Former president Goodluck Jonathan is not disinterested in the 2023 presidential election. On 5 December, he declined to rule himself out of the race following rumours that he is under pressure to take part. He deflected the question by saying it is too early to say but in January 2020 he expressly rejected the suggestion that he had ambitions to succeed President Muhammadu Buhari in 2023. His spokesman, Ikechukwu Eze, said that his only interest is in running his foundation. Since then, however, there have been moves to drag him into the election and, interestingly, it is coming from a faction of the ruling All Progressives Congress (APC) rather than Jonathan’s own People’s Democratic Party (PDP).
On 20 November a delegation of APC governors, including Kebbi State’s Atiku Bagudu, visited him to celebrate his 63rd birthday with him. Sources close to Jonathan claimed that the visit was part of the efforts by a section of the party to woo him into joining the APC before possibly making him its candidate in 2023.
Bagudu’s presence lent credence to the speculation that Jonathan is being courted. He is one of the APC’s would-be aspirants to succeed Buhari but his ambition is threatened by the party’s SouthWest faction determination to ensure that the Presidency is zoned to the South. There are concerns that the APC will disintegrate if attempts are made to retain the Presidency in the North when it meets to zone it sometime next year.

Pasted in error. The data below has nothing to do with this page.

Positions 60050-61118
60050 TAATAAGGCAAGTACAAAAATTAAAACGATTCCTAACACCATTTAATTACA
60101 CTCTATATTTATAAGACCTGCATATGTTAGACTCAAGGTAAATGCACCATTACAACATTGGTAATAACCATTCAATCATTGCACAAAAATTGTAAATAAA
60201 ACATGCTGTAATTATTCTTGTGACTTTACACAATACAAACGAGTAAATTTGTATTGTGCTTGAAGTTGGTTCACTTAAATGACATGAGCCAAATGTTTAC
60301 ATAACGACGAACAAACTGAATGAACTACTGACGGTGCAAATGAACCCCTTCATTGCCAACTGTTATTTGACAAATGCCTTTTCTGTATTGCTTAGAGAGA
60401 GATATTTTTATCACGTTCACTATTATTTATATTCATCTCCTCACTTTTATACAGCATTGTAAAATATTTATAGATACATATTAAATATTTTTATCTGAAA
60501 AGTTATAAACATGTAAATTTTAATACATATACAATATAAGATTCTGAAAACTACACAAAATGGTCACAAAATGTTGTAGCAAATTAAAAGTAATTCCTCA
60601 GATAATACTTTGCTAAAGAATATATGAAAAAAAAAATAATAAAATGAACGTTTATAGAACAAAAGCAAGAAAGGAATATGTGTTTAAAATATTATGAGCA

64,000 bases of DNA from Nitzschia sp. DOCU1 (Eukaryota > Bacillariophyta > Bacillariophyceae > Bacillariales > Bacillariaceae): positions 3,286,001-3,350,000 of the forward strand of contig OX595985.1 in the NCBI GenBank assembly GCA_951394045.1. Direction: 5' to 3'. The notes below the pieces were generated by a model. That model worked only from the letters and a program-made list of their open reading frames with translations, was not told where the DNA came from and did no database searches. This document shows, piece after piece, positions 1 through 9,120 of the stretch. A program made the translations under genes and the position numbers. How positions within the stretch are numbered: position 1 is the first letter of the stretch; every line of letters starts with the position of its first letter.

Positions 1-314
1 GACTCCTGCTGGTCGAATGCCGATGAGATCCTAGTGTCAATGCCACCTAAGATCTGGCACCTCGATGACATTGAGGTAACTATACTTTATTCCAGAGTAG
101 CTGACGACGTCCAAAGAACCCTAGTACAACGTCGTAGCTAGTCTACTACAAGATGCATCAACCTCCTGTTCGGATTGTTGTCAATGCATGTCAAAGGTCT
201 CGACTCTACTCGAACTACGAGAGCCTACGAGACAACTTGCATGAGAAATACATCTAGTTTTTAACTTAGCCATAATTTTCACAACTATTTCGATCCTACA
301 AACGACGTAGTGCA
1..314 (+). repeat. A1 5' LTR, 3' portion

This is why the Jonathan option is becoming increasingly attractive to an APC faction that is close to the Presidency. He is seen as a safe pair of hands who will not rock the boat if he is given power. He not only accepted his 2015 defeat — the first-time that the opposition won a Nigerian presidential election — but has largely avoided criticising his successor since he left office. He has also basically worked with the Buhari government by serving as an envoy to several countries on election monitoring missions, and has built a reputation as a democrat and man of peace who is interested in good governance. Jonathan is also unlikely to investigate any of Buhari’s close associates if he is given power which is a key consideration for those close to the Presidency because they do not want to be embarrassed when Buhari leaves office.
Those pushing for Jonathan’s presidency are, however, more interested because it would lead to a quick return of power to the North. For Bagudu, a Jonathan Presidency would mean he could have a shot at the Presidency in 2027 because Jonathan can now only serve a single term having already served one term. One of the ideas being floated is a Jonathan-Bagudu ticket. Bagudu would prefer to be a vice presidential running mate on a Jonathan ticket than as running mate to Ekiti State’s Governor Kayode Fayemi who is also interested in running in 2023 if power shifts to the South. Bagudu fears that Fayemi would expect to be a two-term president so that the earliest he or anyone from the North would have a shot after him would be in 2031.